By Sarah Varney
Trigger cuts have been the weapon of choice in many recent budgetary negotiations, most famously as the Congressional ‘Super Committee’ failed to come to agreement last month.
But in California, where Governor Jerry Brown yesterday announced nearly a billion dollars in additional reductions to state spending, that budget gun is jammed, as advocates for the elderly and mentally and physically disabled have managed to thwart the automatic reductions by asserting that the state’s severe cuts — some $15 billion to health and human services since 2008 — are beginning to violate federal law.
That defense has largely been the result of an aggressive legal strategy by disability rights groups, something witnessed recently when the state aborted a plan to eliminate funding for adult day health care centers in the face of a lawsuit by Disability Rights California. The centers offer health care services, shared meals and exercise among other activities and, most experts agree, help keep seniors and disabled people out of nursing homes.
But that’s not the only place where state lawyers are busy. Officials in Sacramento are also preparing to defend the recent decision by state lawmakers to reduce what it pays doctors who care for Medicaid recipients before the U.S. Supreme Court. Legal advocates also successfully sued in federal court to stop $100 million in automatic cuts to the state’s home care program for the disabled and frail seniors known as In-Home Supportive Services. A hearing has yet to be set.
Melinda Bird, an attorney with Disability Rights California, based in Los Angeles, says the state cuts are running headlong into the Americans with Disabilities Act, the two decades old civil rights law that bars discrimination based on disability. “The ADA mandates that people be provided services in the most integrated setting appropriate to their needs,” says Bird. “And that means providing the services to people at a home rather than in a nursing home.” Without home aides to help them bathe, dress, eat and take medications, many of these disabled Californians, says Bird, would end up in costly nursing homes or psychiatric hospitals.
Not all of which is bad news for some politicians, says Jean Ross, Executive Director of the California Budget Project, a nonpartisan watchdog group. Lawsuits can provide political cover for legislators and agency directors reluctant to cut programs they support, says Ross, but which are vulnerable in tight economic times.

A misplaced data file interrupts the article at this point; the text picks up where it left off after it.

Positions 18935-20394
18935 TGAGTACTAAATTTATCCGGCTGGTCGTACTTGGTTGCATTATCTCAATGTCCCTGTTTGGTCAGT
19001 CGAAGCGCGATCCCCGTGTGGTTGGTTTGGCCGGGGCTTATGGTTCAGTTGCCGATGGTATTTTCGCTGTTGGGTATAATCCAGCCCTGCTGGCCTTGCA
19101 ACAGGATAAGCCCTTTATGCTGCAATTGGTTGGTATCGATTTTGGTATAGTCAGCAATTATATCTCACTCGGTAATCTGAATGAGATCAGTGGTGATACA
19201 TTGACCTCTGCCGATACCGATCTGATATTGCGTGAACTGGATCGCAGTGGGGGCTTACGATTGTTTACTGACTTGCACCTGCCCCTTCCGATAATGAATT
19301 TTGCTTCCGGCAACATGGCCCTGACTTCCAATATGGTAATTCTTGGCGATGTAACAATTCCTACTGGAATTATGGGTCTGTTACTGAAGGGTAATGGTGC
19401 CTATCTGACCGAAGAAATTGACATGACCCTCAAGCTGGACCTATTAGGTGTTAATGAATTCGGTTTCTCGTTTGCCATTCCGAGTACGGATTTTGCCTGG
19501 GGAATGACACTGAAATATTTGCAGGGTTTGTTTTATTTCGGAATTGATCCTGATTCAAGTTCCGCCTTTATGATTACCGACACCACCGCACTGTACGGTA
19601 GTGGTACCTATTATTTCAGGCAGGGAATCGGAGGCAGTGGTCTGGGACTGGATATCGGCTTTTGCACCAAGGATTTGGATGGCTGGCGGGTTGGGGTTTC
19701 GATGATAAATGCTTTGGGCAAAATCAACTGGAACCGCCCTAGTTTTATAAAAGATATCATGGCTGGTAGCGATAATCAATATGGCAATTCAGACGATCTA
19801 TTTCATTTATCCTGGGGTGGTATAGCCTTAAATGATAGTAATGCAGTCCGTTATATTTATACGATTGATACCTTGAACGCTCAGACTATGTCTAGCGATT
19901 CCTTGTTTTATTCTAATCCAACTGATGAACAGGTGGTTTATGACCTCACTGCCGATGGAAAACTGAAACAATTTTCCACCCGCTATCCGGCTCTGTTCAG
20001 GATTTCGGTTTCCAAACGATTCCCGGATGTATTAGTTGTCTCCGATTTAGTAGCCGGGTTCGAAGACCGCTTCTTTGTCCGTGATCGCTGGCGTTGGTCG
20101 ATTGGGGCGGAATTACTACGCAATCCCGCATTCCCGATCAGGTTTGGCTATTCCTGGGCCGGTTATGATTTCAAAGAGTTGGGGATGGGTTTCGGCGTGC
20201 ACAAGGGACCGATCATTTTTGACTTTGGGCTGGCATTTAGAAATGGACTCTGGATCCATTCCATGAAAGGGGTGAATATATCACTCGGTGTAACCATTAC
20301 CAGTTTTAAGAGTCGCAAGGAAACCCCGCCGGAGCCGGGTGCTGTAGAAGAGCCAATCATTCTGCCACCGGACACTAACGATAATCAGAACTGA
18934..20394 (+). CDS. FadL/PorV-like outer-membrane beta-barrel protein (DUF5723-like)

“When the proposed policies the courts in some cases have ruled against were debated before the legislature, advocates [and] others would raise the concern that they might not pass judicial muster,” says Ross. In several cases, those familiar with the budget process say, lawmakers approve budget reductions knowing that the courts will likely stop them from going into effect.
In some cases, advocates for such programs are also just stalling for time. Attorneys can slow budget cuts down by arguing that recipients of public programs haven’t received adequate notice, says Mike Herald, a legislative advocate for the Western Center on Law and Poverty in Sacramento. He cited a suit that his group filed against former Governor Arnold Schwarzenegger after that adminstration sought to cut child care programs for the working poor.
“We were able to go and get a judge to say, ‘No, you’ve got to send out a notice that gives people 30 days advance warning,'” says Herald. “That pushed back the whole schedule and by then we had a new governor, and then voila he changed his position and the cuts never really went into effect.”
That said, Mr. Herald and others legal advocate insist they do not just sit on the sidelines waiting to file lawsuits, saying that they would much rather negotiate up front with lawmakers to find ways to save money and preserve vital programs. But trying to make deals with anyone in a state with as many money problems as California can be difficult.